Listen to the Customer
February 11, 2013
By Robbie Pleasant, TMCnet Contributor
When you need customer feedback, do you prefer to get it from direct feedback, or would you rather pull it from social media? Many businesses are turning to social media analytics, and although those are a great way to capture the Web’s chatter about a business, there is still much to be said for getting feedback directly from customers.
I’ve said before how much power the Internet has given every customer’s voice. Complaints can go viral, and praise can become widespread, even memetic. So of course companies want to be among the first to know when word starts to spread; it lets them deal with issues as soon as they start, and learn what works quickly.
Of course, this is the Internet we’re talking about, so not all those who speak know what they’re talking about. Anger is also far more likely to be deemed post-worthy, and it takes really good service to earn a happy tweet, compared to the minor irritations that will trigger an angry one.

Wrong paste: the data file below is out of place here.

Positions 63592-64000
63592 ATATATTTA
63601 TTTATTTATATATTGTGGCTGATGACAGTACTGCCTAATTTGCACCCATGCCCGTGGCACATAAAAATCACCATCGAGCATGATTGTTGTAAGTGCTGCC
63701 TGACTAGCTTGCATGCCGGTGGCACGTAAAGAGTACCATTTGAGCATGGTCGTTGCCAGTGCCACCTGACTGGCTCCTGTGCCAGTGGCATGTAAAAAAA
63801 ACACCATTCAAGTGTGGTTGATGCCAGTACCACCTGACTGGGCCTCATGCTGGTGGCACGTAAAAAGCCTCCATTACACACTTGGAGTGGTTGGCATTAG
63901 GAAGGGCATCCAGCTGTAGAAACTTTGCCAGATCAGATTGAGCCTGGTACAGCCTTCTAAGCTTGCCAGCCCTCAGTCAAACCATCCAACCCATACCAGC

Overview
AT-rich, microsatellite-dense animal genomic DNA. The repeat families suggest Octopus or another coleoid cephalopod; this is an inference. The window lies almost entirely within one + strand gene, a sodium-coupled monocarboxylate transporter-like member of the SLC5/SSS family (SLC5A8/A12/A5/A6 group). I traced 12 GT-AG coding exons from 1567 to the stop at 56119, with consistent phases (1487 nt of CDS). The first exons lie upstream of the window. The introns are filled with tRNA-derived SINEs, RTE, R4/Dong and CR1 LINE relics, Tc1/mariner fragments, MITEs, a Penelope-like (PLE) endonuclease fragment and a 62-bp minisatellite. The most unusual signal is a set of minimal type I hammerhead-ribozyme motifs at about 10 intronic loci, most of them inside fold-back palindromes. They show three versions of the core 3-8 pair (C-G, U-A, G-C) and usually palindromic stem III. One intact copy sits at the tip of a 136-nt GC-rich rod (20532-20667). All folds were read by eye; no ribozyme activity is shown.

As such, it might seem that direct feedback is a better approach, but even that has its issues. After all, it requires active customer participation and feedback, and cynical customers are likely to say, “The service was horrible before, why would they listen to my feedback?” Others will get tired of clicking through lists of “On a scale of 1 to 10, how would you rate your experience with this specific thing?” when they just have one specific thing they want to bring up.
Clearly, both of them have their drawbacks, but each has benefits as well that may cancel out each other’s downsides. It’s important that companies make good use of both social media analytics and direct customer feedback, as neither is less important than the other, and both should be taken into account.
There are plenty of solutions designed for finding customer reactions and feedback from across the Web, such as the Voice of the Customer solution from NICE Systems (News - Alert). It examines feedback from direct feedbacks and social media to create a comprehensive overview of customer reactions and feelings about one’s product.
Either way, the customer’s opinions are important and crucial to a business’ success. Whether they choose to take it to you directly or to vent on the Internet, their thoughts and opinions must be accounted for in order to provide the best service to not only that individual, but to all customers.
Edited by Rachel Ramsey